We can count on the Berkeley city attorney, who has done a brilliant job of hiding the meaning of the Sunshine Ordinance in his proposed ballot language for that initiative, to obfuscate this one too.
Meanwhile, the temptation to penalize the benighted businesspersons who ostensibly are behind the push for Anti-Sit is strong.
I’ve been going to the Caffe Mediterraneum for some 40 or more years, though much less often in recent years. It was disappointing to see its current owner plugging Anti-Sit at the council, so I probably will avoid it myself in the future.
We thought hard about dropping reviews of the productions at the Berkeley Repertory Theater, whose manager spoke in favor of the proposal at the council meeting. Our theater critics successfully argued that we’d be penalizing the writers and actors who depend on publicity for their livelihood, so we won’t do that—but Rep patrons do have the option of telling the company what they think, and they should do so.
Boycotting all the members of the Berkeley Chamber of Commerce and the DBA (it’s the Downtown Berkeley Association, not the Business Association as you might think) doesn’t seem quite fair. When the Daily Planet was a commercial enterprise, we belonged to both, but seldom agreed with their political postures, which were frequent and usually retrograde. (The Chamber even had an illegal PAC for a while, until they got caught.)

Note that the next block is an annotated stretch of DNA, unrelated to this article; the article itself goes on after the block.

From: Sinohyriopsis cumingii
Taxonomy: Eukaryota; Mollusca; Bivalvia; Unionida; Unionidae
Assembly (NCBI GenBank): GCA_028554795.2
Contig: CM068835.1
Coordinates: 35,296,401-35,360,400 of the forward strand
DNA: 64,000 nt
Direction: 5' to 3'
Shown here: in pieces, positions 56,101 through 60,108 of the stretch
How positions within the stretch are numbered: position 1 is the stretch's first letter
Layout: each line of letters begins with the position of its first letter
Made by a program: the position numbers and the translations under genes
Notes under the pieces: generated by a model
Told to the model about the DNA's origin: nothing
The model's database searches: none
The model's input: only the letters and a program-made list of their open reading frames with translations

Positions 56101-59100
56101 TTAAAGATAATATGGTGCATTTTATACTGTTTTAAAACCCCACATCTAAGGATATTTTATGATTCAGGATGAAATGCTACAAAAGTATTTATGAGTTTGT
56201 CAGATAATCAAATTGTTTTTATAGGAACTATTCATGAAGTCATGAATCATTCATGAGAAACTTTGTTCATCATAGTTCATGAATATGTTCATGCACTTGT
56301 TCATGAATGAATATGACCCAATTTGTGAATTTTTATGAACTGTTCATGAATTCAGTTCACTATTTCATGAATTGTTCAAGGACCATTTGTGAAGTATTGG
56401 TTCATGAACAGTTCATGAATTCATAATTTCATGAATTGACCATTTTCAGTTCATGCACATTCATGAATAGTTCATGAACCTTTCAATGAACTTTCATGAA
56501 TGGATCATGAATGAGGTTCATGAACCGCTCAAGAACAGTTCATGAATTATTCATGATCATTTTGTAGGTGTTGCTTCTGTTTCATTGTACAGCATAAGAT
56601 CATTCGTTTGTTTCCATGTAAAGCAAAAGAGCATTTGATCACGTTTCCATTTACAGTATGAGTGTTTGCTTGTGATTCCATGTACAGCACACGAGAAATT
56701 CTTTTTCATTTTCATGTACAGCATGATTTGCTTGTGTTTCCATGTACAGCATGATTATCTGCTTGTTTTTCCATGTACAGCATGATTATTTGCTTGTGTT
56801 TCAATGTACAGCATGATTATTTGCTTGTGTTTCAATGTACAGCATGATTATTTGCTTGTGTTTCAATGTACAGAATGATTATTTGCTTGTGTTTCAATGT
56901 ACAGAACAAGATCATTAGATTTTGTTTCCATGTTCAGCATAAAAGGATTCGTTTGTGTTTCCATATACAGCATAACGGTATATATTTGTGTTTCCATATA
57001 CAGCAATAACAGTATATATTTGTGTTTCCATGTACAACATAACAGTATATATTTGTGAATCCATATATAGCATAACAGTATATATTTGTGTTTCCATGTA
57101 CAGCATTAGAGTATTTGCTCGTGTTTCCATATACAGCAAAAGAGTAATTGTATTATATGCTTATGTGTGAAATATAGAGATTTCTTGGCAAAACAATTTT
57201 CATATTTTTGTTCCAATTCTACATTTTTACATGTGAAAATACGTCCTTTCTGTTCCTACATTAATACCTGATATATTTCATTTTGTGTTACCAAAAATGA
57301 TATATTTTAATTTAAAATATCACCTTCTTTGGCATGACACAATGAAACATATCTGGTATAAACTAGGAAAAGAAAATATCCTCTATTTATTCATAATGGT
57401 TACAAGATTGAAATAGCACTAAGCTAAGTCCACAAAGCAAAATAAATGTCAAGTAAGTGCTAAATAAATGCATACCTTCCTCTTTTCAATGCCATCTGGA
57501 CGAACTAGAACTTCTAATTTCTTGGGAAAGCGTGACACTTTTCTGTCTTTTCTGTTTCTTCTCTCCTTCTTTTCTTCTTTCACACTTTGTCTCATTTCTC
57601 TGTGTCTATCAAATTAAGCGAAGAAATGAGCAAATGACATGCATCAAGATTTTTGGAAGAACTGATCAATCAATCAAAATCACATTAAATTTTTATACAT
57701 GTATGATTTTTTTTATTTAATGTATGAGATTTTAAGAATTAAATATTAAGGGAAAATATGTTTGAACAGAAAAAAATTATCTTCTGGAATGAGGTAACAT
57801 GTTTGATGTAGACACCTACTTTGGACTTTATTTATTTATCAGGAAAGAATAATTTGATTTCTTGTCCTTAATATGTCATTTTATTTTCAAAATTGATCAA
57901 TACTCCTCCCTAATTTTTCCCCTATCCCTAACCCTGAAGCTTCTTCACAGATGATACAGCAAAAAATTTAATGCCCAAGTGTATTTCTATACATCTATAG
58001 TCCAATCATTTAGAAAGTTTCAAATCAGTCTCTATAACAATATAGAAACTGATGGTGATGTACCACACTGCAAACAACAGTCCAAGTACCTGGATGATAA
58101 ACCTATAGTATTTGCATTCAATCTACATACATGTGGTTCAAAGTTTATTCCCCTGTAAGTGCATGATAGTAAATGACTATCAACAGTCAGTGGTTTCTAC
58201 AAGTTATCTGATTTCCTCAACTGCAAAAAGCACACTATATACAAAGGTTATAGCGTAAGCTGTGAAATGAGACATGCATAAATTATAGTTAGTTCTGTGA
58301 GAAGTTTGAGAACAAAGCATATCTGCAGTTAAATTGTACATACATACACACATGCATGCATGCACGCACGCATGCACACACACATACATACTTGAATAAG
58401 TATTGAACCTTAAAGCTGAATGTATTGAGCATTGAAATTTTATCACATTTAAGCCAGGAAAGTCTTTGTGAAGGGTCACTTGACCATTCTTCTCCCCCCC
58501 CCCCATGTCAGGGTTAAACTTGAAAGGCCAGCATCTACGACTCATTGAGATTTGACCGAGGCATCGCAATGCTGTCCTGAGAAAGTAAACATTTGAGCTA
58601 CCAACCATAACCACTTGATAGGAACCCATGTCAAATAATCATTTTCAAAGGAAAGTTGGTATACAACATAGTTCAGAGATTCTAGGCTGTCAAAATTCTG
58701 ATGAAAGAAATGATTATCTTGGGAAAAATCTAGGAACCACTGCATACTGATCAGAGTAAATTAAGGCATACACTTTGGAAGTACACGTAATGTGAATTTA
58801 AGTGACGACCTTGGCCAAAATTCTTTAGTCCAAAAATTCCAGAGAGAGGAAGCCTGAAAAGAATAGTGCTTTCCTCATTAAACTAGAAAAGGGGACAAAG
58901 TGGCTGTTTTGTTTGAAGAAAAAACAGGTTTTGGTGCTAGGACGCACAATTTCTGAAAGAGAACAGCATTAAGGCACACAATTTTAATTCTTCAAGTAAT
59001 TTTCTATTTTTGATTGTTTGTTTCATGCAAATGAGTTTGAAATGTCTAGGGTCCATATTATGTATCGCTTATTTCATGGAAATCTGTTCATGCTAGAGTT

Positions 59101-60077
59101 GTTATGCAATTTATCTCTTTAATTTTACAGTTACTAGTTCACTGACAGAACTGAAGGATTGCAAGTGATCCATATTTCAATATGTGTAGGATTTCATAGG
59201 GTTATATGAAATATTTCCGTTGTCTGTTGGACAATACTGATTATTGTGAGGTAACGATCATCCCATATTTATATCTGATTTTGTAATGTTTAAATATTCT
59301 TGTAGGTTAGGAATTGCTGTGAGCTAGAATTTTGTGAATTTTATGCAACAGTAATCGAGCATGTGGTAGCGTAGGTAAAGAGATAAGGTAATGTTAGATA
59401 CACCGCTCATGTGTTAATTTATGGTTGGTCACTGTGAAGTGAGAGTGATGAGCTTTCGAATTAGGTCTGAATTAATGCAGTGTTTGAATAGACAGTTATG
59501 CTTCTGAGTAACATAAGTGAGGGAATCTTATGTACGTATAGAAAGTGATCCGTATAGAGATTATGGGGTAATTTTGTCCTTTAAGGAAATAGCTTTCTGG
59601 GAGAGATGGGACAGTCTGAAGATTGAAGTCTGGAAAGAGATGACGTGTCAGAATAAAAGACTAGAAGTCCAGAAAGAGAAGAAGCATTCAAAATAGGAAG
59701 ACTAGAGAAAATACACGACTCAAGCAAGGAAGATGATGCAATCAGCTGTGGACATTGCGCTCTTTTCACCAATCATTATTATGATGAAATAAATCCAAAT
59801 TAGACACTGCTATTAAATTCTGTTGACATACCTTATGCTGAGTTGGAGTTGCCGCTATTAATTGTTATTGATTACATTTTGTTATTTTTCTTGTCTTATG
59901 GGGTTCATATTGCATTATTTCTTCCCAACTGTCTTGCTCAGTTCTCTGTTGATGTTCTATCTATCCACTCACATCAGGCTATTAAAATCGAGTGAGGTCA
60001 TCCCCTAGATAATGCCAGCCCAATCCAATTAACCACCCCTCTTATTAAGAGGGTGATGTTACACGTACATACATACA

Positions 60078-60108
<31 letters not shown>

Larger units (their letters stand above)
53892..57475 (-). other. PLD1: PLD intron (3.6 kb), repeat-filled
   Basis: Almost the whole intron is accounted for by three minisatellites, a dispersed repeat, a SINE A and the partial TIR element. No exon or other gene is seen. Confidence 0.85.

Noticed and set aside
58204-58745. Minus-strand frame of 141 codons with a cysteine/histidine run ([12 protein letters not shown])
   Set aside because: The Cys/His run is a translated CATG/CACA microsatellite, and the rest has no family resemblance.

A few downtown businesses were at the council meeting to support putting it on the ballot, and, yes, I’ll probably remember which ones they were and take my own business elsewhere. On the other hand, several owner-operated downtown businesses, notably Alko Stationery, were great advertisers and supporters of the commercial Planet, so we’d never desert them.
I’d like to find out which Berkeley businesses oppose Anti-Sit so I could patronize them.
But what we should all remember, in the end, is that businesses aren’t really the main force in this endeavor. This ballot initiative, shoved onto the council agenda at the last minute in the guise of a phony “emergency,” is a fake fight, shamelessly fabricated just as petty thieves do on city streets everywhere, to distract us from what’s really wrong with Berkeley. We shouldn’t expend all our time and energy trying to defeat it and miss all the other questionable activities now in progress.
Hang on to your wallets, folks, they’re coming up behind you. As they say in New York City, ya gotta watch yer’back.